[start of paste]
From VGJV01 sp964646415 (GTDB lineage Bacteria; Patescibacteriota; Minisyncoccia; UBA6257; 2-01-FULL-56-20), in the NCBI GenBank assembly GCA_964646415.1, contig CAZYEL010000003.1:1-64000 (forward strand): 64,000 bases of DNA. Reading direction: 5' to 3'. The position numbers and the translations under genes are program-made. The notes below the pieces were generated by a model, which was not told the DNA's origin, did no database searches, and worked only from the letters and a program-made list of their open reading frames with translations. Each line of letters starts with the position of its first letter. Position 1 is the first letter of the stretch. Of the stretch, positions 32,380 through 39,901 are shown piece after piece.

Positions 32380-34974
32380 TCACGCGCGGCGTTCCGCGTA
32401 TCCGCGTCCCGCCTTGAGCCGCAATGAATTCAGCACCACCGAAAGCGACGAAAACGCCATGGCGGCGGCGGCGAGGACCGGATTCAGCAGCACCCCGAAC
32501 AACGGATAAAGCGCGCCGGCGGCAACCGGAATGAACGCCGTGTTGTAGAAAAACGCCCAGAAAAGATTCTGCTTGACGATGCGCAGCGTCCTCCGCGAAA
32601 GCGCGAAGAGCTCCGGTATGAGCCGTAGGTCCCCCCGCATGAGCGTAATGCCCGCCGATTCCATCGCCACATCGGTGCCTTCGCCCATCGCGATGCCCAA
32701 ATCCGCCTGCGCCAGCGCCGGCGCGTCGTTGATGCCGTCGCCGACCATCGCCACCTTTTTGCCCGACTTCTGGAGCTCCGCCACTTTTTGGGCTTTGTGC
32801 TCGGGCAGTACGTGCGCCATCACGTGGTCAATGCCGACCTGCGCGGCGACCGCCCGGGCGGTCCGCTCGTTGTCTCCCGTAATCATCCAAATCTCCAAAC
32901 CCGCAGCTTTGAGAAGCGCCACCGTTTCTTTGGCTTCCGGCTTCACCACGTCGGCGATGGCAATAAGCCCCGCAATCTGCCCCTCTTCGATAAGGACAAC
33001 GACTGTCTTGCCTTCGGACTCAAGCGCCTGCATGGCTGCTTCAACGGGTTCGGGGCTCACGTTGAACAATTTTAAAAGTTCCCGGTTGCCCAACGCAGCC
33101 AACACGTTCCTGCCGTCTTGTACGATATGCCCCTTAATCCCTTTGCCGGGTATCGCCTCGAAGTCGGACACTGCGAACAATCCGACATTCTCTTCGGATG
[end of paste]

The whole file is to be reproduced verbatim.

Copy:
From VGJV01 sp964646415 (GTDB lineage Bacteria; Patescibacteriota; Minisyncoccia; UBA6257; 2-01-FULL-56-20), in the NCBI GenBank assembly GCA_964646415.1, contig CAZYEL010000003.1:1-64000 (forward strand): 64,000 bases of DNA. Reading direction: 5' to 3'. The position numbers and the translations under genes are program-made. The notes below the pieces were generated by a model, which was not told the DNA's origin, did no database searches, and worked only from the letters and a program-made list of their open reading frames with translations. Each line of letters starts with the position of its first letter. Position 1 is the first letter of the stretch. Of the stretch, positions 32,380 through 39,901 are shown piece after piece.

Positions 32380-34974
32380 TCACGCGCGGCGTTCCGCGTA
32401 TCCGCGTCCCGCCTTGAGCCGCAATGAATTCAGCACCACCGAAAGCGACGAAAACGCCATGGCGGCGGCGGCGAGGACCGGATTCAGCAGCACCCCGAAC
32501 AACGGATAAAGCGCGCCGGCGGCAACCGGAATGAACGCCGTGTTGTAGAAAAACGCCCAGAAAAGATTCTGCTTGACGATGCGCAGCGTCCTCCGCGAAA
32601 GCGCGAAGAGCTCCGGTATGAGCCGTAGGTCCCCCCGCATGAGCGTAATGCCCGCCGATTCCATCGCCACATCGGTGCCTTCGCCCATCGCGATGCCCAA
32701 ATCCGCCTGCGCCAGCGCCGGCGCGTCGTTGATGCCGTCGCCGACCATCGCCACCTTTTTGCCCGACTTCTGGAGCTCCGCCACTTTTTGGGCTTTGTGC
32801 TCGGGCAGTACGTGCGCCATCACGTGGTCAATGCCGACCTGCGCGGCGACCGCCCGGGCGGTCCGCTCGTTGTCTCCCGTAATCATCCAAATCTCCAAAC
32901 CCGCAGCTTTGAGAAGCGCCACCGTTTCTTTGGCTTCCGGCTTCACCACGTCGGCGATGGCAATAAGCCCCGCAATCTGCCCCTCTTCGATAAGGACAAC
33001 GACTGTCTTGCCTTCGGACTCAAGCGCCTGCATGGCTGCTTCAACGGGTTCGGGGCTCACGTTGAACAATTTTAAAAGTTCCCGGTTGCCCAACGCAGCC
33101 AACACGTTCCTGCCGTCTTGTACGATATGCCCCTTAATCCCTTTGCCGGGTATCGCCTCGAAGTCGGACACTGCGAACAATCCGACATTCTCTTCGGATG